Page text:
Review: DON'T.MAKE.TEA, Soho Theatre

This Scottish pitch-black comedy thriller gives Franz Kafka a run for his money.

By: Mar. 28, 2024
Review: DON'T.MAKE.TEA, Soho Theatre
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Review: DON'T.MAKE.TEA, Soho Theatre

A pitch-black comedy thriller which gives Franz Kafka a run for his money, Don’t.Make.Tea doesn’t hold back in its excoriating view of modern Britain.

It’s 2037 and Chris Dunlop is low. Low on funds, low on hope and just mentally low. Her oculopharyngeal muscular dystrophy means that her eyesight is gradually failing her as is her mobility. Soon, she’ll be blind and in a wheelchair. On top of that, the government have frozen her benefits subject to a re-evaluation and the assessor‘s on his way…

This being the near future, everything is recognisably the same but slightly different. Chris may be skint but, like everyone else in that time, has a free Amazon Echo-like Able device to talk to. A new “Accessible Britain” has led to an Atos-like approach to benefits. Rather than trying to work out if claimants are in genuine need, the assessor is there to see if they are fit for work using an arbitrary and subjective points system. A former police detective, Chris thinks that she can outsmart the system: don’t answer the door too quickly, don’t sit down too fast and, whatever you do, don’t make tea. 

Review: DON'T.MAKE.TEA, Soho Theatre
Photo credit: Andy Catlin

Scottish company Birds of Paradise and writer Robert Drummond have crafted a work of two very different halves. The first is a battle royale of words and wits as Chris (Gillian Dean) and assessor Ralph (Neil John Gibson) go head-to-head on her sofa. It’s a rat-a-tat back and forth that makes Best Of Enemies look like Waiting For Godot. Able (voiced by Richard Conlon) is a witty third wheel narrating the scenes aloud and commenting on the actions of those present.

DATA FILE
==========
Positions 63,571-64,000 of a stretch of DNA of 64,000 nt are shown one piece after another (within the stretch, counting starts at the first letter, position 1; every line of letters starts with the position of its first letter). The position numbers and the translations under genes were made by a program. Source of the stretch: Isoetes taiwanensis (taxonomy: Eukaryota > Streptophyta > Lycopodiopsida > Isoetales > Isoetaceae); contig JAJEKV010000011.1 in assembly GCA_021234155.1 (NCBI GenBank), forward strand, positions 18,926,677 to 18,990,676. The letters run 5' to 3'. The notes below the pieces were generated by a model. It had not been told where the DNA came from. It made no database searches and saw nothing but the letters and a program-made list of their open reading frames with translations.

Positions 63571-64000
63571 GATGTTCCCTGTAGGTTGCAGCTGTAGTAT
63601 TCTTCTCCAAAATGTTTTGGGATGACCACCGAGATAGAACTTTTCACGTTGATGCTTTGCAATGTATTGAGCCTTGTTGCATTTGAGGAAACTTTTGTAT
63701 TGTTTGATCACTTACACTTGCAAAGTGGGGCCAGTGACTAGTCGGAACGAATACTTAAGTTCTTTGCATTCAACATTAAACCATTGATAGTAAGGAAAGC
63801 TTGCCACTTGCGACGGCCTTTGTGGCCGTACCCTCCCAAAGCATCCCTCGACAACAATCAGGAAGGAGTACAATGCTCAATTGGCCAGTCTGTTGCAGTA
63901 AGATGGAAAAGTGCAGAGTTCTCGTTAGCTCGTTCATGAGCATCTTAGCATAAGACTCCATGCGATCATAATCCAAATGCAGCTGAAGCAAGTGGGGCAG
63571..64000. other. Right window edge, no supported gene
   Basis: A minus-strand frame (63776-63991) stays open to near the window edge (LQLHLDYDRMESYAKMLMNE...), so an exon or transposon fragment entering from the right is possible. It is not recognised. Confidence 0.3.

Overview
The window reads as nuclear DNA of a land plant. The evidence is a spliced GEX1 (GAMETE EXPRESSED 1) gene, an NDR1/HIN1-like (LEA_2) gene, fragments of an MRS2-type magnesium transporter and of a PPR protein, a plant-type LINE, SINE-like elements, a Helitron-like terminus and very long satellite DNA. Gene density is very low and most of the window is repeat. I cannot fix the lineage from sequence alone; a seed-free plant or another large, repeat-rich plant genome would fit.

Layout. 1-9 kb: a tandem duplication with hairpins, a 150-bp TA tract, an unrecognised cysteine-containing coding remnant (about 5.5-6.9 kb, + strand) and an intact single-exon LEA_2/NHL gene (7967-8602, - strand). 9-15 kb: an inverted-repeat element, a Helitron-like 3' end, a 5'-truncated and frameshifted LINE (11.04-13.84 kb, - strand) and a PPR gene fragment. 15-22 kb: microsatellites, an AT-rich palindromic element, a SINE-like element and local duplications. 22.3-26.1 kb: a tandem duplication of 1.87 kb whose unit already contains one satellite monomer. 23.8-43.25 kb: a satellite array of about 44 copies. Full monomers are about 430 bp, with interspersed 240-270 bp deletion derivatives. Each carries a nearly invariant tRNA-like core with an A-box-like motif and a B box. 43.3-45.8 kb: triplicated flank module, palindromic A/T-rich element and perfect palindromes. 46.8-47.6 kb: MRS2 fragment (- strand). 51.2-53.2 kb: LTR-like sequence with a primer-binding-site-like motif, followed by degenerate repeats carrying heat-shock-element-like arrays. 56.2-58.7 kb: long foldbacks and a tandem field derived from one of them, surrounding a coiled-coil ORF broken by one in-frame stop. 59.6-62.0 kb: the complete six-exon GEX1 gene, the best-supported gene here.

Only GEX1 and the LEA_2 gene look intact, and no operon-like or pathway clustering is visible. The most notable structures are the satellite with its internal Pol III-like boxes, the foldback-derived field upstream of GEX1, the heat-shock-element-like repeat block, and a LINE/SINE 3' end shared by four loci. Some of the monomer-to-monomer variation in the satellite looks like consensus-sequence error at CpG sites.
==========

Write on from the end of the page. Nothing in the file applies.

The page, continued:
Ralph is eloquent and charismatic as the human face of an evil regime, his questions pushing Chris into one awkward confession after another. The exchanges get darker and darker with each passing minute. With a lie detector on her finger, Chris is forced to prevaricate and bullshit every which way in her desperate attempt to avoid a dreaded work assignment. 

After the first act cliffhanger, what follows is tonally a very different affair and, with extra characters introduced and the stakes now even higher, becomes more of a wickedly macabre sitcom. The topics are still the same but explored more deeply and through a more diffuse dynamic. The horror and inhumanity that came before are swapped out for a pacy comic thriller with twists and turns to spare. 

Review: DON'T.MAKE.TEA, Soho Theatre
Photo credit: Andy Catlin

Drummond’s insightful script takes us on a wild journey with many a modern touchpoint. The pervasiveness of technology and its scary level of data capture - from our music preferences, conversations and locations to keeping tabs on our health and wealth - are front and centre. Even when the smart devices are assisting us, asks Drummond, are they helping you more than their makers? His approach to disability is never condescending and, together with tense direction from Robert Softley Gale and a luminous set from Grant Anderson, there is a very real sense of emotional commitment to the tragedy portrayed here.

An important factor in this production is how accessible Bird of Paradise have made it. As well as Able verbally describing almost everything that happens, there are surtitles above the stage and a BSL interpreter (Emery Hunter) is present throughout. All three elements are seamlessly blended into the story in a way that makes one wonder why more productions don’t do this.

Review: DON'T.MAKE.TEA, Soho Theatre
Photo credit: Andy Catlin

Ostensibly about disability, Don’t.Make.Tea will resonate with anyone who has ever run the bureacratic benefits gauntlet. Amid the morbid hilarity and mocking bleakness, this play serves as both an indictment of current approaches and a warning of where they could ultimately lead.

Don’t.Make.Tea continues at Soho Theatre until 6 April

Photo credit: Andy Catlin




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